It took another three years for Saint to return to his homies. But when he did, some of the deeply disappointed ones sniggered behind him. This was because the simmering rumours of cracks in his marriage had hit home. And though secretive in his ways, he knew it was time to open up. And he did. “I do not know why my wife’s siblings see me as a gold digger. They confront me, harass and fight me in my own matrimony. And my wife did nothing to stop them. I work hard, I earn my money. I have never depended on my wife”, he lamented, eyes blurred with tears. You could tell he was in deep pain. By the next visit, the Saint returned with a deep cut from knife on his left eye. His wife’s brothers, he said, scaled the wall fence of their house to attack him. They were captured by hidden closed-circuit television, CCTV, installed for surveillance and security, he revealed.
He reported them at the police station and subsequently acquired a gun to defend himself. This effectively marked the beginning of the end of his marriage and perhaps Saint Obi’s long walk to a sad end. He moved out of his marital home to a new house to begin the reconstruction of his destiny, alone without his wife and worse still without his three beautiful children.
Meanwhile, his wife went to the police to defend her siblings using her financial power to manipulate the cause of justice, Saint stated unequivocally. The wife also sued for divorce, not in Lagos, but in Ogun state. As Saint put it, “It was to make the journey difficult for me. But I will not bend neither will I break. I will fight with my last blood to take custody of my children. They love me and they know it will be hard for me to live without them. The divorce is not an issue. My marriage has long been over”, he said with a mix of courage and a quaky heart that betrayed his distress.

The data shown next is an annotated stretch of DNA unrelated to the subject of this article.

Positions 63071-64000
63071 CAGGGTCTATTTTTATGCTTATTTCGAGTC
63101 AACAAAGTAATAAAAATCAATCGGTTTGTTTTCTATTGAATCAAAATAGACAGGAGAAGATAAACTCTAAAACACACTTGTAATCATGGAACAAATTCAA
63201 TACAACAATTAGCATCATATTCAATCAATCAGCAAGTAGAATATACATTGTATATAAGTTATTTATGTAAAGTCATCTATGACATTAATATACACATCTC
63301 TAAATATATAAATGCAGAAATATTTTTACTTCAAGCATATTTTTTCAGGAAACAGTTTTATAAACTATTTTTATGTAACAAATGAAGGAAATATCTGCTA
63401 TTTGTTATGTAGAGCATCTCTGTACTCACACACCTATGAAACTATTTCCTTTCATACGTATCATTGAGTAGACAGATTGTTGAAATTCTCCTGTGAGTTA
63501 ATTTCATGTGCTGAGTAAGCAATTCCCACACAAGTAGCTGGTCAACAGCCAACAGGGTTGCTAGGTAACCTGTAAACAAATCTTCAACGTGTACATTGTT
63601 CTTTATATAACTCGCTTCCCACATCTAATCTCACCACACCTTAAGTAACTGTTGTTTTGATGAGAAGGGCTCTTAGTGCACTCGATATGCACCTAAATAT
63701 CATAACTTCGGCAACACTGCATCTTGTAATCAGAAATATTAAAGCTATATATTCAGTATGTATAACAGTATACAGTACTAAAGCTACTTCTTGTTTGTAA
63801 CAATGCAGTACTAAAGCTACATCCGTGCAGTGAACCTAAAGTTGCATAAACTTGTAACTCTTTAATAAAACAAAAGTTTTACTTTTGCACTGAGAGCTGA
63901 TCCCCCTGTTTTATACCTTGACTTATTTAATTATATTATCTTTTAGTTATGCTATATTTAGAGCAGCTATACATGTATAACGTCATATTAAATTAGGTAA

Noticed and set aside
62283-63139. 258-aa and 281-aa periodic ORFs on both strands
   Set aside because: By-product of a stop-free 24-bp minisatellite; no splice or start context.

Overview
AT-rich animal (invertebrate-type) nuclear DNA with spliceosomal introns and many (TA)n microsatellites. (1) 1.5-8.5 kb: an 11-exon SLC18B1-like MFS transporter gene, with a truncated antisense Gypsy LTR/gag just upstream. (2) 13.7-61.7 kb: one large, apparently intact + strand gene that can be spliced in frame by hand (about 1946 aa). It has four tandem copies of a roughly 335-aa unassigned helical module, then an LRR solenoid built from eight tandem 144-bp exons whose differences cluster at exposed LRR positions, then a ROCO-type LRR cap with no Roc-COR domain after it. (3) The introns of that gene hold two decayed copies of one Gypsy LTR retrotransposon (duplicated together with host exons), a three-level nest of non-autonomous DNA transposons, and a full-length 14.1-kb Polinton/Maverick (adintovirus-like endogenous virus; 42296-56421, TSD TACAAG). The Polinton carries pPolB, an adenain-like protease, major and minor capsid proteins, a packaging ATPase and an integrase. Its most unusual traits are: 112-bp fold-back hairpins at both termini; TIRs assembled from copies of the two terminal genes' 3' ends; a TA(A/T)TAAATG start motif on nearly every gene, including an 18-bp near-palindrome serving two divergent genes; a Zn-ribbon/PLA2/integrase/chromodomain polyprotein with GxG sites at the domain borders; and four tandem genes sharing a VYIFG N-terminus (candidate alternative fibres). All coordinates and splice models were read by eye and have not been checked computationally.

About mid-last year, however, Obinna took ill. But he told no one. He simply became scarce. He was in and out of hospital, we would later learn. He sold two of his three big SUVs to take proper care of his health and to acquire six Camry cars he’d use for Uber. But his vanishing health continued unabated. He seemed to have a premonition of his own passing as he wept repeatedly about not seeing his children. He emaciated. Life took a grim picture. When I saw him by chance in January 2023, the dude called Saint looked 15 years older than his age. His macho cut had shrunk. His fat wallet was gone. What was left was only his fat will. His eyes seemed lost in their socket. This would be the last time I would see him.
Saint snuck out of Lagos to hang in with his sister in Jos. He told no one.
But a month ago, in April precisely, the once delightful actor who brought joy to many a home broke his icy silence. He called our mutual friend in the US to give him a devastating message. He was on a deathbed, he said, and wanted our friend to pray for him. “It’s not looking good, pray, pray for me”, he appealed passionately.
His next call came on May 1, 2023. This time to his mentor, the man who made him a star with his productions, Zeb Ejiro, OON. He told him with a wavering voice that he had had three surgeries but was still in hospital in Jos. He averred again that his situation was not looking good, that he is also in deep pain, distressed that he could not see his children. But still, he begged him not to tell anyone about his ailment. Such was the life of this creative hermit, a lonely trouper.
I was the first to hear the news of his death late on Sunday, May 7. Having confirmed it, I called Zeb Ejiro. “I have a very bad news my brother, Zeb”, I began.
“What is it, what is it, Zik Zulu?”, he asked anxiously. “A big star has fallen in Nollywood”. Zeb broke down in tears. I hadn’t said who it was. But sobbing helplessly now, he said, “Don’t tell me it is Saint Obi”.
Sadly, Zeb was right.
May his soul find peace.
Zik Zulu Okafor is a veteran journalist, a film producer, and a former President of Association of Movie Producers of Nigeria (AMP).